Aside from measuring post-debate polls, it’s always worth watching the fundraising numbers to judge which candidates had a debate night good enough to encourage some open checkbooks. On Tuesday, the usual dynamic of moderate versus liberal played out on stage, but there were a few surprises concerning which candidates ended up walking away with the biggest fundraising boost.
According to a report from CBS News, Sen. Amy Klobuchar and Mayor Pete Buttigieg were the overall winners during the 24-hour period following the October debate, with Sen. Bernie Sanders also getting an uptick:
Senator Amy Klobuchar, Mayor Pete Buttigieg and Senator Bernie Sanders’ campaigns are all reporting significant fundraising boosts for the 24-hour period following the primetime event in Ohio on Tuesday.
During that time, Klobuchar raised $1.1 million in donations, which amounts to nearly 25% of what she raised from July through September, according to her campaign. It was not only her campaign’s best day in online fundraising to date, her team also gained more new supporters than on any other day.
It could be called the “Moderate Rebellion” of 2019, with Klobuchar and Buttigieg each hitting hard against Sen. Elizabeth Warren and Sen. Bernie Sanders. For Bernie, perhaps, his fundraising bump could’ve been a result of supporters seeing him once again in good health following his heart procedure and debating with a renewed vigor to prove himself capable of the day-to-day campaign.
There is no denying that Warren kept taking attacks one after another, much more so than in prior debates. For Klobuchar and Buttigieg to see a fundraising payday as a result of their performance certainly indicates that there are some Democratic voters out there who aren’t sold on Biden or Warren, and perhaps want to see a different face in the top three.
It’s also worth noting that Bernie has been more forthcoming when it comes to questions about how he would pay for his expansive social programs. He freely admits that taxes would go up on the wealthy, and basically everyone else, but that those increases would be offset by the elimination of health insurance premiums, deductibles, and co-pays. Perhaps voters appreciate his clear-cut honesty on the subject.
Writing for the Washington Post, Jennifer Rubin opined on how Klobuchar and Buttigieg can keep the momentum going after they earned notice on the debate stage this week. Rubin’s roadmap starts in Iowa and lays out a way for both candidates to overperform expectations and create a winning strategy:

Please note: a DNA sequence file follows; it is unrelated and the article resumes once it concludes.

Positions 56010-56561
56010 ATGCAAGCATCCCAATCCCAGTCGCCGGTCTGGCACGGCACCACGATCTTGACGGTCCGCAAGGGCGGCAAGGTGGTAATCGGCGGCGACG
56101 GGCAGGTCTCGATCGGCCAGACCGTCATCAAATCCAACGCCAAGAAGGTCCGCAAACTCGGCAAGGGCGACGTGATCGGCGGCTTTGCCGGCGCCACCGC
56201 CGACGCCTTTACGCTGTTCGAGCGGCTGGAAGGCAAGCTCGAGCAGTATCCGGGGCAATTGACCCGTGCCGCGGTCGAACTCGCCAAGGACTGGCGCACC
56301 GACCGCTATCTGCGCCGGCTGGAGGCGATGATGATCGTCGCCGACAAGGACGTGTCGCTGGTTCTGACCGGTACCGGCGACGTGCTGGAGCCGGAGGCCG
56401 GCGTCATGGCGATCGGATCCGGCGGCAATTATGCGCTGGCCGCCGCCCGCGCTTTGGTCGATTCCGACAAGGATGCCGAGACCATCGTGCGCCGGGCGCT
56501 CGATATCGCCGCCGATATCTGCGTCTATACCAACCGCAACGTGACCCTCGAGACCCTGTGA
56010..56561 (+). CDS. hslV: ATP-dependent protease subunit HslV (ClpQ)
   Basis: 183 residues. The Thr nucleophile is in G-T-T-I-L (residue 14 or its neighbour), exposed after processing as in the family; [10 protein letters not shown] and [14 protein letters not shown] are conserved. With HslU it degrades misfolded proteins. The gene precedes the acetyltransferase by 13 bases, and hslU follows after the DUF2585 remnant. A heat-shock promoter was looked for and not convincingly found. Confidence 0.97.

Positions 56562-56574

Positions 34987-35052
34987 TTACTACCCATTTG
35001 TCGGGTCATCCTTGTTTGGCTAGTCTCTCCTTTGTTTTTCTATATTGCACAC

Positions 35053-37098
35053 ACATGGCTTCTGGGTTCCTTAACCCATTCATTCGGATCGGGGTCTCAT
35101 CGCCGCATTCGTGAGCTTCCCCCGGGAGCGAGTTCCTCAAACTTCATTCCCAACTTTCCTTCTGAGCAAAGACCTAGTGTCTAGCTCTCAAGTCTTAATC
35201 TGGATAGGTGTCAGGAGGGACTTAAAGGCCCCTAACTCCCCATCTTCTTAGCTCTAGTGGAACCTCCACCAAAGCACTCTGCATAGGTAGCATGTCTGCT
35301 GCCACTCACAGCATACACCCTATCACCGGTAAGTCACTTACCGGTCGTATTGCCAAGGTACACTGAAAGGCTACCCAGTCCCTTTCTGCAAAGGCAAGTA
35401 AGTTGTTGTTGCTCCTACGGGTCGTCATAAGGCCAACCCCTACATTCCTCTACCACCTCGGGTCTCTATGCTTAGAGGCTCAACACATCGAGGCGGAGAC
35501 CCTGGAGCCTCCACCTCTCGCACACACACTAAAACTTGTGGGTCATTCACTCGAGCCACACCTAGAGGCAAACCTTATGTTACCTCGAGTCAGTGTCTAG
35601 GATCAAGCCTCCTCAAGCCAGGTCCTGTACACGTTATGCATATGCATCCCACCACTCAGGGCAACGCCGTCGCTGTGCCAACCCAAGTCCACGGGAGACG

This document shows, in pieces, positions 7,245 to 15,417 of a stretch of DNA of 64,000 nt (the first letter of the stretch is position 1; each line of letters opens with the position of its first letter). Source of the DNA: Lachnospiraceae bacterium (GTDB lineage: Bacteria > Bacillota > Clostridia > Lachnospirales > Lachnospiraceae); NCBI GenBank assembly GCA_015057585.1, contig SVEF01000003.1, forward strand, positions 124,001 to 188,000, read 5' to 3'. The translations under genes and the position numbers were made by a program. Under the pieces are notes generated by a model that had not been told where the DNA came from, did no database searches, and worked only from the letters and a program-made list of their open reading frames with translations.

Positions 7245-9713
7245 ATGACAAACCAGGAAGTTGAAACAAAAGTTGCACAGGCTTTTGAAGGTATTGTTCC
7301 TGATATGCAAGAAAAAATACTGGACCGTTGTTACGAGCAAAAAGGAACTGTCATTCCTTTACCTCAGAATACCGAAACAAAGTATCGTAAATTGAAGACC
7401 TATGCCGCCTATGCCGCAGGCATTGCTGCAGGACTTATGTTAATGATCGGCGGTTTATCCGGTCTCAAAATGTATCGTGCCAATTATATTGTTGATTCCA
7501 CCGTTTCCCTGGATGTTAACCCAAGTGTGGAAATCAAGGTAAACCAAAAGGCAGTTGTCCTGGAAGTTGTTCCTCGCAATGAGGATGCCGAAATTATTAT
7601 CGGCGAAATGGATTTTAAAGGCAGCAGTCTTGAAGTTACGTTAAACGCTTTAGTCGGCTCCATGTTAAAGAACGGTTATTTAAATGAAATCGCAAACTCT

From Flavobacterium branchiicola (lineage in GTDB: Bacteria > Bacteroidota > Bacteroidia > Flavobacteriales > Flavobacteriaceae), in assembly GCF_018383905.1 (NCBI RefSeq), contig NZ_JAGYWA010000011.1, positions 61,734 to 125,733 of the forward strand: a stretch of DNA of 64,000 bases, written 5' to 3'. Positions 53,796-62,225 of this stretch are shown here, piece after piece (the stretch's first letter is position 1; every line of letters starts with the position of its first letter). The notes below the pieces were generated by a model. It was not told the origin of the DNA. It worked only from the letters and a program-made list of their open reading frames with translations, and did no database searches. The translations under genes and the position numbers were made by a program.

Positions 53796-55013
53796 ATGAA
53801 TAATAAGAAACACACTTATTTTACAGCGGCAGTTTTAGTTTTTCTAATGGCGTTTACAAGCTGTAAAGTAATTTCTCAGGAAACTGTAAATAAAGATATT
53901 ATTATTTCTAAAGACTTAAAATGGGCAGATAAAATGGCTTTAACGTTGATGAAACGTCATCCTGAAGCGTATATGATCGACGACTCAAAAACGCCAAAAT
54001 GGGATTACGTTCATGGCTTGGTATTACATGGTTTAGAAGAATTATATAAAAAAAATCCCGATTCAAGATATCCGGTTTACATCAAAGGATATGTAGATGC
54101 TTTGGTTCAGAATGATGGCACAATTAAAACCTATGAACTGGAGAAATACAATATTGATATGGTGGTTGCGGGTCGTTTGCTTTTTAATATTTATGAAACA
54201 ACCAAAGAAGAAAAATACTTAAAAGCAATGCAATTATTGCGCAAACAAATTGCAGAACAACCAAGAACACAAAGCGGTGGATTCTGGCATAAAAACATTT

First, they head for Iowa. Buttigieg has a considerable presence on the ground there, with 22 offices as of Oct 12. His recent bus tour attracted big crowds and positive media coverage. He has been moving up in the Iowa polls; in the RealClearPolitics average, he now draws 12 percent, just 4 points behind Sen. Bernie Sanders (I-Vt.). It is in Iowa, with an intense ground game and retail political skills, that Buttigieg looks to beat expectations, which likely means finishing ahead of at least one of the top three candidates.
For Klobuchar, a good showing in a farm state bordering Minnesota is a do-or-die proposition. She has considerably less money than Buttigieg but has been able to set up 10 offices in Iowa. Beating expectations there likely means finishing in at least fourth place or a strong fifth.
Obviously, for Buttigieg, the prospects are better than they are for Klobuchar. He’s been consistently performing better than the Minnesota Senator for many months now in terms of polling and fundraising.
Rubin concludes with the most primal argument both candidates need to sell to voters:
The argument for both candidates essentially boils down to this: Warren and Sanders are scary and unelectable. I am electable, and I’m a heck of a better candidate than Biden. That is what Buttigieg and Klobuchar need to drive home again and again between now and the Iowa caucuses.
Warren has been steadily gaining on Biden in terms of being viewed as “most electable” against President Trump. In fact, in some instances, she has overtaken him on that measurement. The question is whether playing for a moderate lane is really what Democratic primary voters are looking for to counteract Biden, or Warren, for that matter.
The cash haul following the debate breathes some new life into Buttigieg and Klobuchar and gives them more reasons to keep fighting. Buttigieg is already a lock for the November debate, but Klobuchar has some more work to do since she’s currently outside the threshold in terms of polling support.
Perhaps generating some interest and some fundraising numbers may help elevate her poll numbers as well and Klobuchar can still make the cut for November.